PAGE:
So today the blogosphere/your facebook friends have been buzzing about the open letter Sinead O'Connor wrote to Miley Cyrus in which she warns her of the dangers of exploiting herself and her sexuality. Suddenly Miley Cyrus is a thing people care about for some reason, so websites post crap loads of articles about her because they get cheap hits. Yay!
Why is Miley's sexual exploration painted so negatively? Hasn't this been done before? Why is it that when Madonna exploits her sexuality it is seen as empowering and legendary but when Miley does it, she "[doesn't] care for herself?" Women are stuck in this double bind where they are both criticized and praised for using their sexuality for power, or even criticized for not exploiting their womanhood (ie: Grimes). I don't know that much about Miley Cyrus--I watched her VMA performance and the "Wrecking Ball" music video once while screwing around in other browser tabs, and I haven't seen her documentary or listened to her music, but from what I can gather from my online research it seems that she is largely in control of her own actions and image. And if she wants to use her sexuality to further her career, I say go for it, twerk on whatever you want. Women should be able to use their bodies for self-expression and to find their identities as sexual beings as long as it is their decision. And it seems like Miley has made that choice.
The entire letter is condescending and insulting but my least favorite paragraph states, "
Yes, I’m suggesting you don’t care for yourself. That has to change.
The amount of clothing someone wears or how they use their body does not dictate whether or not they "care about themselves." This argument is so illogical. Thinking that clothing says anything other than "I decided to wear this right now," is dangerous and an integral part of preserving rape culture. What women wear doesn't reveal their insecurities or broadcast a level of self-esteem to others. With this thinking, I like myself so much more in the winter.
You ought be protected as a precious young lady by anyone in your employ and anyone around you, including you. This is a dangerous world.
As a girl only two years older than Miley (who, by the way, has been a legal adult for two years now) this is pretty much the most condescending thing you could say. I'm not precious, nothing about me makes me a "lady," and I don't need to be protected. Just because I'm young and female doesn't mean I'm not a smart and capable person in control of my actions. Everything about this reeks of stereotypical views of young girls. Don't stereotype me by my age or gender.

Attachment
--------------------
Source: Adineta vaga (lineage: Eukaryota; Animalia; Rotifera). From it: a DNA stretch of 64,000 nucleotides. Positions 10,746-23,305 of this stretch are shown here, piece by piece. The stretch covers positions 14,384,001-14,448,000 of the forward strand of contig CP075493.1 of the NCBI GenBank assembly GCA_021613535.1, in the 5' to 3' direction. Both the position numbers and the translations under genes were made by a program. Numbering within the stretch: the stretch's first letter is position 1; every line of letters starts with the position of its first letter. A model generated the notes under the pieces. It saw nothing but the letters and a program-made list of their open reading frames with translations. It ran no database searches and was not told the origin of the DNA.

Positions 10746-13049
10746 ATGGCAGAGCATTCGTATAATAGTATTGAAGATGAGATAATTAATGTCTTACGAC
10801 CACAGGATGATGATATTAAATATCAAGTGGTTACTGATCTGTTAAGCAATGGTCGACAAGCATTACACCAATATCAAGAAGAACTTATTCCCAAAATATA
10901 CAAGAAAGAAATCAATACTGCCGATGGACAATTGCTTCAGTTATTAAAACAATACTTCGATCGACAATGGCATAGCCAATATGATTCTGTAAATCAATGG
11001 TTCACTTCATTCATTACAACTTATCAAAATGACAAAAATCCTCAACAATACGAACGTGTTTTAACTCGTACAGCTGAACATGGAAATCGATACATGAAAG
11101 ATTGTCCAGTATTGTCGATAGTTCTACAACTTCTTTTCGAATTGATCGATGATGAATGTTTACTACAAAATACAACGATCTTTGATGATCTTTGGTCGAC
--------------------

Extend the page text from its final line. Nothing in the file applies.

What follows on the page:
Great job Sinead, you've successfully boiled Miley down to a piece of meat. An animal. Just because someone isn't wearing clothes, that doesn't mean they have no value. The fact that we even wear clothes or have to cover certain body parts while exposing others is taboo is entirely socially constructed. This is just ridiculous.
More than anything though, I find it so extremely problematic that we are focusing on Miley's dance moves and wardrobe choices rather than her cultural appropriation of black/hip hop culture. The fact that Miley Cyrus, a Southern woman, is using the stereotypical view of black women's rampant sexuality to explore her own sexuality is revolting. Let us not ignore that she paid a black woman to let her slap her ass onstage on live television and this is not seen as terribly racist and a billion times more offensive than sticking out her tongue or grinding/twerking. Why do we care so much about controlling young girls' sexuality yet so little about racism and cultural appropriation?
She's using black culture to appear "edgy," "shocking," and "cool" meanwhile profiting from it as an affluent white person whose ancestors most likely drove slaves. Miley perpetuates the social and racial inequality that has everything to do with her success. That success, built on a throne of privilege in which white people benefit while minorities are marginalized, continues this cycle.
Kathleen Hanna talks about Nirvana and being a stripper and I bet she still had positive self-esteem.
Amanda Palmer's letter to Sinead O'Connor's letter to Miley Cyrus.
Some interesting thoughts about cultural appropriation.